Why is Ukraine an ally of the US? ›

U.S.-Ukraine Relations

The United States established diplomatic relations with Ukraine in 1991, following its independence from the Soviet Union. The United States attaches great importance to the success of Ukraine's transition to a modern democratic state with a flourishing market economy.

What Russian products are sold in the US? ›

Here are the 5 largest Russian exports to the United States
  • mineral fuels.
  • precious metals and stones.
  • iron and steel.
  • fertilizers.
  • inorganic chemicals.
28 Feb 2022

What does Russia supply to the US? ›

Most of those imports come from mineral fuels, which are estimated to be worth $13 billion, precious metals and stone worth $2.2 billion, iron and steel worth 1.4 billion, and fertilizers worth $963 million. Russia is also a key link to agricultural products, like tree nuts, vegetable oils and dairy products.

What is Russia biggest export? ›

Exports The top exports of Russia are Crude Petroleum ($74.4B), Refined Petroleum ($48B), Petroleum Gas ($19.7B), Gold ($18.7B), and Coal Briquettes ($14.5B), exporting mostly to China ($49.3B), United Kingdom ($25.3B), Netherlands ($22.5B), Belarus ($15.8B), and Germany ($14.2B).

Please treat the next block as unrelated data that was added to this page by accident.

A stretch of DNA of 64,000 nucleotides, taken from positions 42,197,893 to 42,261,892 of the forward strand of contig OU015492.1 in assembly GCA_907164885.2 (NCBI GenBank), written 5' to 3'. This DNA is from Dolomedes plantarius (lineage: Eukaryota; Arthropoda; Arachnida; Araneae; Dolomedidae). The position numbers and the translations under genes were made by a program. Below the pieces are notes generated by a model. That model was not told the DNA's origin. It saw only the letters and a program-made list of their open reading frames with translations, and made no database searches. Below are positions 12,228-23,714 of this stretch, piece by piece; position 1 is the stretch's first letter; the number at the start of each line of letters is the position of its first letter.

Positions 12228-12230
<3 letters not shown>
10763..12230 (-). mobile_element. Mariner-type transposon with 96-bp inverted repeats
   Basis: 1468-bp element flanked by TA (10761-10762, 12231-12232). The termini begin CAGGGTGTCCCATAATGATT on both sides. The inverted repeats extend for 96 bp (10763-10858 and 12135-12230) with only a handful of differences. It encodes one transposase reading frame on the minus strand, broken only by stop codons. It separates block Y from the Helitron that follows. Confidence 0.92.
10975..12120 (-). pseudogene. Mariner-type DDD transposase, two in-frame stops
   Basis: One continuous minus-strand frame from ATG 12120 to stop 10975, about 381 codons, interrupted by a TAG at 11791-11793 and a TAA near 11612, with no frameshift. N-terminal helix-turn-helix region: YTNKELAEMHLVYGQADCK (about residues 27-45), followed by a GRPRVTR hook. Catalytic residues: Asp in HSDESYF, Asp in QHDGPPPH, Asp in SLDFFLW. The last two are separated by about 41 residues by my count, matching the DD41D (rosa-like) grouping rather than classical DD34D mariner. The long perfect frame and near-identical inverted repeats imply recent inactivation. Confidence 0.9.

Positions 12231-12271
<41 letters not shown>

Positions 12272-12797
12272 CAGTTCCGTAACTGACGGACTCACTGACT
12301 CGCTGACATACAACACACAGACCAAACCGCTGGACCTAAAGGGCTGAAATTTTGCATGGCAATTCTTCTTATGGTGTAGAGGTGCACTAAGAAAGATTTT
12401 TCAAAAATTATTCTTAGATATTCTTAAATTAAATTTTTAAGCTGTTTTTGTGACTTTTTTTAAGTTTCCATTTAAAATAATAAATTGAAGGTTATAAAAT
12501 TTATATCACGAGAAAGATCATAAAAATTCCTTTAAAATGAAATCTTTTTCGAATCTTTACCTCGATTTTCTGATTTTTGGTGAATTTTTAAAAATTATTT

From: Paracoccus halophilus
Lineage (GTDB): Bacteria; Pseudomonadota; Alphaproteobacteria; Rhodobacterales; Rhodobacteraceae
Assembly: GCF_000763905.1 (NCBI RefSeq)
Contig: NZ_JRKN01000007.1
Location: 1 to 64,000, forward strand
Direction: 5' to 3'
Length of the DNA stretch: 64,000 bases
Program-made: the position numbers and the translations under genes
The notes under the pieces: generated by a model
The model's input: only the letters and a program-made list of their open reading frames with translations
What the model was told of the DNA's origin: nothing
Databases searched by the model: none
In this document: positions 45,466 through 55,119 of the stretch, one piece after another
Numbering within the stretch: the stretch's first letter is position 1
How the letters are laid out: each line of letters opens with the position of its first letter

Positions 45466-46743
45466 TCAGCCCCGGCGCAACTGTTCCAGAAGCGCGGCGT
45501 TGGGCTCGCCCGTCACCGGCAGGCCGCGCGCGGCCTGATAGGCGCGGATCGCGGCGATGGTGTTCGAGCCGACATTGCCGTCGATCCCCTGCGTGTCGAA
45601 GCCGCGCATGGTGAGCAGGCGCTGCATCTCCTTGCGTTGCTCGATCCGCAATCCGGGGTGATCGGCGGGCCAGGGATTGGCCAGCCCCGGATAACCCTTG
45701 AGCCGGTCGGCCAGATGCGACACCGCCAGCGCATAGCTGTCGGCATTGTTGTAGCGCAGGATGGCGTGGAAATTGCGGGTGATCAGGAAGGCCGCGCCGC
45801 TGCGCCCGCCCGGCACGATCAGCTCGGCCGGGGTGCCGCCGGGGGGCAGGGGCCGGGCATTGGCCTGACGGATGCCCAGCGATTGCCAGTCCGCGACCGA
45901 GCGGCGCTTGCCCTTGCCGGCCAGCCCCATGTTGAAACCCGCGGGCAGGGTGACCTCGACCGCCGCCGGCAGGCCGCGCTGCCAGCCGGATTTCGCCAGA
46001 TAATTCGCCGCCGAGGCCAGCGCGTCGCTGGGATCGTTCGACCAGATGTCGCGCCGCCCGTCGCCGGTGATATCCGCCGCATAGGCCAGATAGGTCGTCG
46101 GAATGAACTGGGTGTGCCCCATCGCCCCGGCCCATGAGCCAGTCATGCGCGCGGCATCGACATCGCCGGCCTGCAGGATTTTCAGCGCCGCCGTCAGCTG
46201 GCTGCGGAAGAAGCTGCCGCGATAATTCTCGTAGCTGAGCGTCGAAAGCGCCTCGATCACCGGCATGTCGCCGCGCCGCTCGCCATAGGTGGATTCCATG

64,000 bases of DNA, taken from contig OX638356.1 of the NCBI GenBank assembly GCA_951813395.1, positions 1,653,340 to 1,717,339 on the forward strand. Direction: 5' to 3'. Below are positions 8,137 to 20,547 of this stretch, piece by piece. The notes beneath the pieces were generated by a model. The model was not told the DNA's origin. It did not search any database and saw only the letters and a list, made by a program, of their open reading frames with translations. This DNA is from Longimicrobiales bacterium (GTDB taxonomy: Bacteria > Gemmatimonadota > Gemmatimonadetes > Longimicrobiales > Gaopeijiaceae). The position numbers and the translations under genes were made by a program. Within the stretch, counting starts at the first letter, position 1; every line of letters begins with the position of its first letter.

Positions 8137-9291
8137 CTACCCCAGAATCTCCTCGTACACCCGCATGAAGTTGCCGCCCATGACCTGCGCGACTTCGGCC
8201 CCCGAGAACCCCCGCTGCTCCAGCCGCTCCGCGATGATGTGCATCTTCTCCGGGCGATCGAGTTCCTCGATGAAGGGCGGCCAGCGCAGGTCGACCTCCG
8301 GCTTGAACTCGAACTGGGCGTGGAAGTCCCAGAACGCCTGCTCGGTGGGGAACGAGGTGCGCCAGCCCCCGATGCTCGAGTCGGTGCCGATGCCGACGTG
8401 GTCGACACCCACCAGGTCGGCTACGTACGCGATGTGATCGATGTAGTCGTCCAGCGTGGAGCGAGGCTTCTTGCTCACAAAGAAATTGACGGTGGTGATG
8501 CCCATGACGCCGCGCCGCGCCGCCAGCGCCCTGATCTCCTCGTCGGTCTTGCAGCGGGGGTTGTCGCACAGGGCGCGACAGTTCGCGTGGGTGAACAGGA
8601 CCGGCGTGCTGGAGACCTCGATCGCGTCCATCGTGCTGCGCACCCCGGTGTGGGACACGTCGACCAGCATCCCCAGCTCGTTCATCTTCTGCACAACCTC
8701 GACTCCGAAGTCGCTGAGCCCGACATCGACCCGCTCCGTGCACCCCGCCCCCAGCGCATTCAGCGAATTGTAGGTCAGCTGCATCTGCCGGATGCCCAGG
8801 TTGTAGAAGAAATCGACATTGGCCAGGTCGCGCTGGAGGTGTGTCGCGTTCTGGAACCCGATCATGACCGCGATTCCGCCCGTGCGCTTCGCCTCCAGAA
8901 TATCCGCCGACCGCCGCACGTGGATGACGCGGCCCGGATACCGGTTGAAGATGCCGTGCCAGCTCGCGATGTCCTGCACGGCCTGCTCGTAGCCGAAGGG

What country is helping Ukraine the most? ›

The United States has by far provided the most military assistance to Ukraine, more than every other country combined.

What food does the US import from Russia? ›

United States Imports from RussiaValueYear
Edible fruits, nuts, peel of citrus fruit, melons$7.23M2021
Cereal, flour, starch, milk preparations and products$5.32M2021
Ceramic products$4.76M2021
Miscellaneous chemical products$4.69M2021
91 more rows

What does Ukraine supply the world? ›

Agricultural products are Ukraine's most important exports. In 2021 they totaled $27.8 billion, accounting for 41 percent of the country's $68 billion in overall exports. Ukraine is normally the world's top producer of sunflower meal, oil, and seed and the world's top exporter of sunflower meal and oil.